Why is it whenever mainstream media takes on a great new buzz word they butcher the shit out of it?  I mean, come on guys, what is the goal here?  Sure, Gremolata is a media company, a new media venture specifically, but “locavore” is OUR word.  It is something we believe in.  We live and breathe it every single day and so do the majority of our members.  So we are always extra careful to make sure it is used in the spirit by which it was created.  But for the other publications out there, may God strike you with a million bolts of lightning!  In the past month alone I have seen so many headlines where the term “locavore” was has been misused or the journalist clearly had no idea what they were talking about.  I loved the article by one newspaper showing how the “locavore” diet could not work for their “test subject”, a vegetarian who was already disadvantaged when it came to finding variety in terms of eating.  She spent a week trying to be a “locavore” in the middle of a cold and damp Toronto winter and was miserable.  What a great message for all of the consumers local farmers are trying to rely on for their ever so generous $16,000 a year salary!  A little advice, being a “locavore” is a hell of a lot easier if you eat meat, especially in colder climates where local vegetables are a little scarce – say Canada in February!  Maybe next time you should get a better test subject.

Another favorite?  The US-based television station that decided it would be great to go “locavoring” around their state in the Channel 5 Hummer.  Unless you live in Delaware, the smallest state in the union, I can’t even begin to tell you how many things are wrong with that concept.  And what did the act of “locavoring” mean to them?  Jams and jellies of course, err, uhm, in local towns, but not necessarily made there.  And then there was the reference made by a sales person at my local wholesale club one day who offered me a free sample of some grilled frozen fish.  Now, before I go further, let me clarify some things for you die-hard “locavores” out there.  Wholesale clubs and big-box retailers kick ass when it comes to the price of laundry soap, razor blades, antiperspirant, dish detergent, and toilet paper but it is not where I buy all my food.  And even if the term “locavore” referred to the disposal of one’s digested food in addition to what we ingest, it would be a hard sell for me to buy an inferior yet locally made tissue for my ass.  But hey, I love a free sample when I stroll past with my 50 rolls of toilet tissue and will always steal a nibble.  But I was especially intrigued by the sales rep’s comment that it was “100% Locavore”!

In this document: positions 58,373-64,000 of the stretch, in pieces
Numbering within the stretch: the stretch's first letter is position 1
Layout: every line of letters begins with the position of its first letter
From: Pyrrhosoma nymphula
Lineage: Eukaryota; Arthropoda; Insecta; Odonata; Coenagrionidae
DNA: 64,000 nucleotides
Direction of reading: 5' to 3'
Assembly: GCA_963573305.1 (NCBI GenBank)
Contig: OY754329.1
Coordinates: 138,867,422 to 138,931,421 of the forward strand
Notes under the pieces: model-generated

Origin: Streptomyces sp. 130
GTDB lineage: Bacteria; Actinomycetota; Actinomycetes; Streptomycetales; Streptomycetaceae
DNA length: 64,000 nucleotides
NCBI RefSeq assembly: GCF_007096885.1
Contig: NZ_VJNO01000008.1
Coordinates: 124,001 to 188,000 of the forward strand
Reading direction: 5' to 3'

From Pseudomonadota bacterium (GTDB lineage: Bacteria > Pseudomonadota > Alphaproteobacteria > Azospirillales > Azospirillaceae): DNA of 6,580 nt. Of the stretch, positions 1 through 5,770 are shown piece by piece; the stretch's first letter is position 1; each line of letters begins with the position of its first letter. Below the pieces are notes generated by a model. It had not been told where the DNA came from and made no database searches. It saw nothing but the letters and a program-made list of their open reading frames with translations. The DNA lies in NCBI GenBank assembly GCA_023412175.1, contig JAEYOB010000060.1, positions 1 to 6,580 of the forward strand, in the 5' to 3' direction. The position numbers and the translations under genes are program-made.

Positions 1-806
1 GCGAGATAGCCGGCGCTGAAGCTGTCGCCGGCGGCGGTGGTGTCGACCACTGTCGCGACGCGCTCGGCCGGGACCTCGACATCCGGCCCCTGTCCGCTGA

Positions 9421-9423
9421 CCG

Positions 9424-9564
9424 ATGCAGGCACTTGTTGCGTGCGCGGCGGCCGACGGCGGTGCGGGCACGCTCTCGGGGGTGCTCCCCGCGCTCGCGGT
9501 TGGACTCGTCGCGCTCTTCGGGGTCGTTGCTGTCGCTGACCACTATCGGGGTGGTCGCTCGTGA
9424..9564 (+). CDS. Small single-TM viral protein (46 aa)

“Really, 100% Locavore huh?”, I said with a puzzled look on my face as my eyes darted back and forth 2-3 times between the 70 year old lady and the box with the words “Finest in Alaskan Pollock Fillets”.  “How so”, I enquired?   She grabbed the box with great zeal, turned it over, and pointed to the back.  Proudly, she showed me that it was in fact, fished and packaged in Alaska, locally.  I nodded in agreement and said “thank you, it is lovely”.  I wasn’t about to pick a fight with someone’s bubby and continued to the cash.  But it was at that point I knew that the term “locavore” was doomed and that mainstream media was the culprit.